Although the Emerald Green is very pretty by iteself, I want more of a forest type green for my dragon poseable art doll.  So I will have to mix 2 parts blue with 1 part yellow to get this (according to my test above).  I also liked the beige color I got from mixing 2 parts white and 1 part brown.  I may use this for the tummy of the dragon.  And of course there is the black that I intend to use for the legs and the middle of the back.  And if I do a pattern on him, I can use the black too.

Friday, February 10, 2012

Making a Poseable Art Doll: Part 7


He is starting to look more like a dragon now.  His head has been glued to his body now.  I used fusible batting to pad his wire frame.  (I didn't buy fusible batting specifically for this project.  I only used it because it is what I had on hand so why buy something else when this would work?)  All this sculpted parts are also sanded and primed.  Now to start painting.

I am uncertain still how I will paint him.  The colors I like for him are white, green, blue, and maybe a brown.

I may test dying my faux fur a few colors prior to deciding what colors to use for painting.  This should help make sure he matches from fur to sculpted parts.

Wednesday, February 8, 2012

Making a Poseable Art Doll: Part 6

The feet are sanded and primed.  They are now ready for painting, but I will have to wait until the head is ready.  I do plan to remove the primer where the faux fur will be glued to the feet so that it adheres well.


I have finished most of the sculpting for the head.  The wire is where the barb will be.  I haven't decided if it would bendable or not.  That creates a whole new level of problems.


Otherwise the only other thing that needs work now is the nose.  It keeps trying to give me problems with symmetry.


And this is how the head look on the body.


My favorite tools for sculpting my dragon are the ones shown in the picture.  I especially love those two rubber tipped shaper tools.  I want to get more of those in different sizes and firmness.


I did FINALLY locate some faux fur that I was okay with.  Note I said 'okay'.  I wanted a faux fur that was plush and soft.  Something that could be dyed to the colors I wanted and have a pattern painted onto it.  Since my dragon is small, I wanted fur that was about half an inch and no more than an inch.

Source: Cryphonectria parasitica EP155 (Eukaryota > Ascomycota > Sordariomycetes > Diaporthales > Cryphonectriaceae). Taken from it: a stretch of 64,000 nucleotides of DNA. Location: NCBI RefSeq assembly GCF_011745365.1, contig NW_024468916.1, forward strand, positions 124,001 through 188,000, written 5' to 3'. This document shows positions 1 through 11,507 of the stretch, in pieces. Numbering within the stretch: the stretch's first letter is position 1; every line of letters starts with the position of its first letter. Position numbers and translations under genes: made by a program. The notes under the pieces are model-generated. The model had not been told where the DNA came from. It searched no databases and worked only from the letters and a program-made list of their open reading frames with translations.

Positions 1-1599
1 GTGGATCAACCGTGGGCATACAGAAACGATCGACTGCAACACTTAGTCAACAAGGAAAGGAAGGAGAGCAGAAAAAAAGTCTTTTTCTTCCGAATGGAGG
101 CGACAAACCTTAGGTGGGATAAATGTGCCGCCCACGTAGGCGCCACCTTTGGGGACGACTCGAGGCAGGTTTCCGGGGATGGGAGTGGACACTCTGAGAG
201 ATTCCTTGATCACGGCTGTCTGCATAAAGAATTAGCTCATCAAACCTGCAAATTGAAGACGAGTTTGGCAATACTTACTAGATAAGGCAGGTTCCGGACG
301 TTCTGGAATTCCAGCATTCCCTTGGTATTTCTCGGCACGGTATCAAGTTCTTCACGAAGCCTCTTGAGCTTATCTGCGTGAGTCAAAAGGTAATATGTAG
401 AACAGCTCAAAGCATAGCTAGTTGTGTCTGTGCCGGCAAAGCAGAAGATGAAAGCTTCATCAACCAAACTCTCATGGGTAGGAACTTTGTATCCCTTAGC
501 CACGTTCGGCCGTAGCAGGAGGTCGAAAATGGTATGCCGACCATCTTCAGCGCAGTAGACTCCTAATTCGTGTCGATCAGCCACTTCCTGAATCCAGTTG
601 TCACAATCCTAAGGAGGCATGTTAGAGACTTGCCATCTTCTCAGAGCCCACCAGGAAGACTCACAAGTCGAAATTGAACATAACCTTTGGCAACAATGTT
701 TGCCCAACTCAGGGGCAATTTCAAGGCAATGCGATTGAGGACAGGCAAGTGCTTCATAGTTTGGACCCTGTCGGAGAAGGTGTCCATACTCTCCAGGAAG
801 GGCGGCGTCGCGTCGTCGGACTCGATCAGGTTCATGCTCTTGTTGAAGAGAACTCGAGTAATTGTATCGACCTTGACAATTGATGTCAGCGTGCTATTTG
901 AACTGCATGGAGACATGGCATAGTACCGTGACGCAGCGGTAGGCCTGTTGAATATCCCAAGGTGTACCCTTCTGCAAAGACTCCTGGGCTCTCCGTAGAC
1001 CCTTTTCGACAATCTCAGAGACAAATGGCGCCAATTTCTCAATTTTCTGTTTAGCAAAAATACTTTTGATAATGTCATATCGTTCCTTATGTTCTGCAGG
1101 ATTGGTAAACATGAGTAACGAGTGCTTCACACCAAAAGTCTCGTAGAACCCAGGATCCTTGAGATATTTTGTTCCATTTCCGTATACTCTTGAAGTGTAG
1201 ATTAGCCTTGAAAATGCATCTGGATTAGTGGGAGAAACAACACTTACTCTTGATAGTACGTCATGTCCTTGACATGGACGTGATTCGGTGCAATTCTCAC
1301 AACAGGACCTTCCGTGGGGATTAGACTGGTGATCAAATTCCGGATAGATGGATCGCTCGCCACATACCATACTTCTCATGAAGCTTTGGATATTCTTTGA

The white faux fur I got from Joann is 100% acrylic I think.  It is about 0.5" thick (estimate), but isn't as dense as I would like.  It is also not as soft as I would like either.  I did find other faux furs there, but none fit all my requirements.  One was short, soft, and super dense... but it was brownish.  Another was dense, very long, white, but laid flat and looked choppy.  I ended up settling for the one I bought because of the length and color options (if the dye works).

This project is more complex than I thought it would be.  Or am I making it more difficult than it needs to?  :)

Tuesday, February 7, 2012

Making a Poseable Art Doll: Part 5

My dragon's paws are finally done sculpting.



I still need to finish the head though.  Then I can prime and sand prior to painting the details.  I should also start thinking what colors to use so I can find the fabric I need for his body and possibly dyes to add details.

Friday, February 3, 2012

Making a Poseable Art Doll: Part 4

I still can't figure out how I want to do his ears.  So for now I will put that on hold.  Instead I worked on the paws of the dragon.


First off I made a bunch of nails.  I made more than I needed so I could pick the best suited ones to be used.  These nails were baked first.

My plan was to make a 4 claw per paw dragon.  Three claws in the front and one claw in the back of each paw.


The paws were baked onto the wire armature.  I tested the head on the body to see if the proportion and balance was good.  If you look closely in the picture you can see his back legs raised off the ground because of the weight of the head.  The head itself will be heavier after I add the ears.  That shouldn't matter much since I plan to add some weight to the back end when all the sculpting is done.  His paws are not complete yet.  But the basic structure is there at least.